$K$ = number of servers
 Total service rate (bandwidth) is $K\mu$
 $\rho = \frac{\lambda}{K\mu}$
If $\rho \le 1$:
 An arriving customer is assigned to any available server
 Servers remain 100% busy as customer arrives just as last finishes
 No waiting time.
At $\rho = 1$:
 Input rate $\lambda = K\mu$
 All $K$ servers remain fully utilized.
 Number in system $N = K$.
 Throughput is maximized, delay is minimized
 Bandwidth = $K\mu$, Noload delay = $\frac{1}{\mu}$, BandwidthDelay Product = $K$
 Optimum Power point, keeps all servers full but does not overflow
If $\rho > 1$, system overloads as more customers keep accumulating in queue.
So optimal point is $\rho = 1$, $N = K$, matching number of servers. System is fully utilized while remaining just under unstable overload conditions.
Here is a simulation for $D/D/2$ system where we have 2 servers. In this example we have each server which can service a customer in 1 unit of time. As the the arrival rate of the customers increases more than 2, we see the queue length increases and the departure slows down (no more aligned with the red line which represents arrival).
Stochastic Systems
In comparison to deterministic systems, stochastic systems arrivals and/or service times have randomness.
In these systems, unpredictable variability means utilization ($\rho$) cannot be driven as high as in deterministic cases without issues. Random fluctuations cause queues and delays even when average load is less than capacity. To manage the tradeoff between efficiency ($\rho$) and delays $(T(\rho))$, we use the Power function $P(G)$ which we know is the ratio between Good put over Bad put. Here, G is the goodput and $B(G)$ is the badput. Assuming the function $B(G)$ is differentiable, we can differentiate to find the maximum power point.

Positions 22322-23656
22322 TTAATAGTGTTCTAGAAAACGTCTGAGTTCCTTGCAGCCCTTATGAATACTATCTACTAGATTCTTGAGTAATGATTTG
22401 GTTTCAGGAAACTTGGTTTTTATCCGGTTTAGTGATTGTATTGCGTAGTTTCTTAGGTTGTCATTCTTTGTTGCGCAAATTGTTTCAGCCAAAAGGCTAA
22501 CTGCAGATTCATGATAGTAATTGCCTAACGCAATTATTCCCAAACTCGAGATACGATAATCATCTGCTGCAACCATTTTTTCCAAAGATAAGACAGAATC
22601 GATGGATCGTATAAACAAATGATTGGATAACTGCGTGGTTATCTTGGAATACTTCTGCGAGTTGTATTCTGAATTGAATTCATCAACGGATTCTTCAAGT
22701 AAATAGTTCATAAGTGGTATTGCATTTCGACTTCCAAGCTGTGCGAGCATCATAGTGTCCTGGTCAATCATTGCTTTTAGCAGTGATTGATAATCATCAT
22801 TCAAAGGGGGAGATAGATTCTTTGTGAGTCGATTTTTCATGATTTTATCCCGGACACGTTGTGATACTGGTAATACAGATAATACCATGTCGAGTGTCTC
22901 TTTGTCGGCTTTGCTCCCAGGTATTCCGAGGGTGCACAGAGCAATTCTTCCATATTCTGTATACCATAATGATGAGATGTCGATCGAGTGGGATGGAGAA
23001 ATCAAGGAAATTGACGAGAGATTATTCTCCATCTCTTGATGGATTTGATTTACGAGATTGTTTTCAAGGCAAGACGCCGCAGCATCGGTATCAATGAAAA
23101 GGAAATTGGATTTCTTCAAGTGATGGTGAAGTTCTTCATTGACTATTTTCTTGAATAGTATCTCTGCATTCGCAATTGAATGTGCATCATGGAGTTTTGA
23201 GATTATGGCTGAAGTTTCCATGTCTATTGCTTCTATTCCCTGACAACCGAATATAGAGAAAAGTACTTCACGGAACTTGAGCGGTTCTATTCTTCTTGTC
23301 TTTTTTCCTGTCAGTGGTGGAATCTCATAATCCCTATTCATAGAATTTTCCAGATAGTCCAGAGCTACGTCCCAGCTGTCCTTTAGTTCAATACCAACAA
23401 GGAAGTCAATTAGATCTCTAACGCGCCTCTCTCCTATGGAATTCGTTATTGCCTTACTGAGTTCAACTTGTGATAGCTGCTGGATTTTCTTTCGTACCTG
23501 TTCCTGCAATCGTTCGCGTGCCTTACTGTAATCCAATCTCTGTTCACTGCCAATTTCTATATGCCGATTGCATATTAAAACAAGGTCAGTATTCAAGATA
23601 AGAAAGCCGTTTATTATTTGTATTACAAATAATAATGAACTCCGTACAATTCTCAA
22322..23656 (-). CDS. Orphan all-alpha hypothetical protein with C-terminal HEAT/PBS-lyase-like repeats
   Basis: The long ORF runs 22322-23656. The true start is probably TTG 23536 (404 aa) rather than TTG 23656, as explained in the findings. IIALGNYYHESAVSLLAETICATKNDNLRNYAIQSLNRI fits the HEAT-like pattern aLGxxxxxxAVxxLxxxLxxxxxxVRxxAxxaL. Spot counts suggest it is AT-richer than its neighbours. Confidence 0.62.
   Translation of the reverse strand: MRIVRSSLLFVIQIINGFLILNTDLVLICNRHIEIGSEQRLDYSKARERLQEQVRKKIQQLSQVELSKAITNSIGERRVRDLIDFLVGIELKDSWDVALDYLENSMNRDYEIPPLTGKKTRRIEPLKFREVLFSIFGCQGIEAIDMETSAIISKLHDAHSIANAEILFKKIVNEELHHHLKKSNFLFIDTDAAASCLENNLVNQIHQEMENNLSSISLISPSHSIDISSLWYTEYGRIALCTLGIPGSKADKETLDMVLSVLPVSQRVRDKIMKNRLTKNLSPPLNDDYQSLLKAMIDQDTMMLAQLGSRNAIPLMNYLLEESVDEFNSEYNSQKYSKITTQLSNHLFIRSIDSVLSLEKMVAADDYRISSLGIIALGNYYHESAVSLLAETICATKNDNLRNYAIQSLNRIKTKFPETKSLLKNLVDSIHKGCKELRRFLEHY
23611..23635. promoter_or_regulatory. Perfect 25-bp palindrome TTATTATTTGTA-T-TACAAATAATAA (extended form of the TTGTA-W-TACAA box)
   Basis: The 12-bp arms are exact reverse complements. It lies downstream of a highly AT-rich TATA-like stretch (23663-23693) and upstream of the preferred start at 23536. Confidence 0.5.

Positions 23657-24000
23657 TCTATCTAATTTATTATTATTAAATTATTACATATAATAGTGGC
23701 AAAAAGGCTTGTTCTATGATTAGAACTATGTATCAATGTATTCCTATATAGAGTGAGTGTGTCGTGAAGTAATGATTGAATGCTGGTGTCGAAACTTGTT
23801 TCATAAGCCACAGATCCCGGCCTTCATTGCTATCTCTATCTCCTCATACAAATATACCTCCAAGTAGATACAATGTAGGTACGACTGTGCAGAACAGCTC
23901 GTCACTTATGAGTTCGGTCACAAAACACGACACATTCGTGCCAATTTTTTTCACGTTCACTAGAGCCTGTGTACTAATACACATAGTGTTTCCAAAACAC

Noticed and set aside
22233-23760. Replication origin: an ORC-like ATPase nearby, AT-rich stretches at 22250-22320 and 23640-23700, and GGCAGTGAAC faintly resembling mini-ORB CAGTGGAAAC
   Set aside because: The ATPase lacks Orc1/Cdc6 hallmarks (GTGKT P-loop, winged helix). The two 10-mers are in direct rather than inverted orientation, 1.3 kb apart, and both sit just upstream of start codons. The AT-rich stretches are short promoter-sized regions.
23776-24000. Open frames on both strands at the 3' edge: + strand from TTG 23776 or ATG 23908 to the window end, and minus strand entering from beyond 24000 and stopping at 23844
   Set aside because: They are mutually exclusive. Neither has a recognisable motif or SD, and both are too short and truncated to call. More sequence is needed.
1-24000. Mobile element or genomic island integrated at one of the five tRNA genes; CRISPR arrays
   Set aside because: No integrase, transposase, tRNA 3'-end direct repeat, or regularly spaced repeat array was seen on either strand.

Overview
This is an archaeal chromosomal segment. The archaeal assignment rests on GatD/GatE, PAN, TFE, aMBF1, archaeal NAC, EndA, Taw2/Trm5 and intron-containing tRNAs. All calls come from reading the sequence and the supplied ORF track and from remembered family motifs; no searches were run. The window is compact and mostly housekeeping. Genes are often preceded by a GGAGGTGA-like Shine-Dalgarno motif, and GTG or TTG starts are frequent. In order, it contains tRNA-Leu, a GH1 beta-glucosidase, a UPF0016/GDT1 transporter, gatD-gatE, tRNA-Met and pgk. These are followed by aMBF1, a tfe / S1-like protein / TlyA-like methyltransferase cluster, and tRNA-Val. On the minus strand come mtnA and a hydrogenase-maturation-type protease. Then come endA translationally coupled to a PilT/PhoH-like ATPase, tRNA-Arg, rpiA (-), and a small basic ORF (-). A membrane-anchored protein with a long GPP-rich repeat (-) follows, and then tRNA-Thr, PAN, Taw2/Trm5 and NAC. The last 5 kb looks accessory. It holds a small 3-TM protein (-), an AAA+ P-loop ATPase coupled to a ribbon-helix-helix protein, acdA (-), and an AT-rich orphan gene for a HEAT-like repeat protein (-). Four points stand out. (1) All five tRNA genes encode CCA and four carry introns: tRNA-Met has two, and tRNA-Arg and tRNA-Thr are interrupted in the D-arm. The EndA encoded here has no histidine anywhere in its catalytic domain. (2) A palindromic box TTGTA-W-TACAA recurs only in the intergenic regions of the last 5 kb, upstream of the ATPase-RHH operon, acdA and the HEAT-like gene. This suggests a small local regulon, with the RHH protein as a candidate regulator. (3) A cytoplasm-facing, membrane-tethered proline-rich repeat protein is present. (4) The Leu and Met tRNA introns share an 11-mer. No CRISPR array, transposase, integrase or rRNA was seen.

\[\hspace{3cm} P(G) = \frac{G}{B(G)}\]Assuming $B(G)$ is differentiable and convex, the tangent is where we maximize the Goodput over Badput.
Differentiating P(G) with respect to G:
\[\hspace{3cm} \frac{dP(G)}{dG} = \frac{d}{dG}\left(\frac{G}{B(G)}\right)\]Use the quotient rule for differentiation:
\[\hspace{3cm} \frac{dP(G)}{dG} = \frac{B(G)\frac{dG}{dG}  G\frac{dB(G)}{dG}}{B(G)^2}\]Simplify the derivative of P(G) knowing that $\frac{dG}{dG} = 1$:
\[\hspace{3cm} \frac{dP(G)}{dG} = \frac{B(G)  G\frac{dB(G)}{dG}}{B(G)^2}\]For $P(G)$ to be maximized, the derivative $\frac{dP(G)}{dG}$ must be equal to zero:
\[\hspace{3cm} 0 = \frac{B(G)  G\frac{dB(G)}{dG}}{B(G)^2}\] \[\hspace{3cm} 0 = B(G)  G\frac{dB(G)}{dG}\] \[\hspace{3cm} G\frac{dB(G)}{dG} = B(G)\] \[\hspace{3cm} \frac{dB(G)}{dG} = \frac{B(G)}{G}\]For queueing systems specifically:
 Goodness, G = Throughput/Utilization, $\rho$
 Badness, B(G) = Normalized response time = $\mu T(\rho)$
Therefore, the Power function for queues becomes $P(\rho) = \frac{\rho}{\mu T(\rho)}$ . Maximizing Power balances high throughput $\rho$ with keeping delays $\mu T(\rho)$ in check.
Even for nonconvex functon $B(G)$, operating point that gives minimum slope line from origin optimizes Power. If B(G) bounded as G → ∞, maximum Power is finite. Otherwise it grows unbounded.
M/M/1 Queuing Systems
In case of M/M/1 model, we have:
 M: Poisson distribution of arrival times
 M: Exponential distribution of service times
 1: Single server
Some key attributes:
 Arrivals are random and uncorrelated/
 Service times are memoryless  no correlation between completion times